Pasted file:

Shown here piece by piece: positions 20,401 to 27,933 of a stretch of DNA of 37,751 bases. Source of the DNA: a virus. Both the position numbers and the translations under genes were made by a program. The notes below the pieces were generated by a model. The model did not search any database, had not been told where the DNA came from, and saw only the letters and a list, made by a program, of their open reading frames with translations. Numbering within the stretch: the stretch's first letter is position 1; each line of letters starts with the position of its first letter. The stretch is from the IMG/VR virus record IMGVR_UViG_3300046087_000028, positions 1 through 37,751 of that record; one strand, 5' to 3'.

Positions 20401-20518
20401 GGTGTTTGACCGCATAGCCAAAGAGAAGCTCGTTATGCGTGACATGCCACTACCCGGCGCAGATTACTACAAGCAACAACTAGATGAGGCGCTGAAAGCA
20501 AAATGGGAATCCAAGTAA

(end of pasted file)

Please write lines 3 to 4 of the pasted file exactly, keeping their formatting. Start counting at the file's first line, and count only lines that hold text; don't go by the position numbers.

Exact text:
20401 GGTGTTTGACCGCATAGCCAAAGAGAAGCTCGTTATGCGTGACATGCCACTACCCGGCGCAGATTACTACAAGCAACAACTAGATGAGGCGCTGAAAGCA
20501 AAATGGGAATCCAAGTAA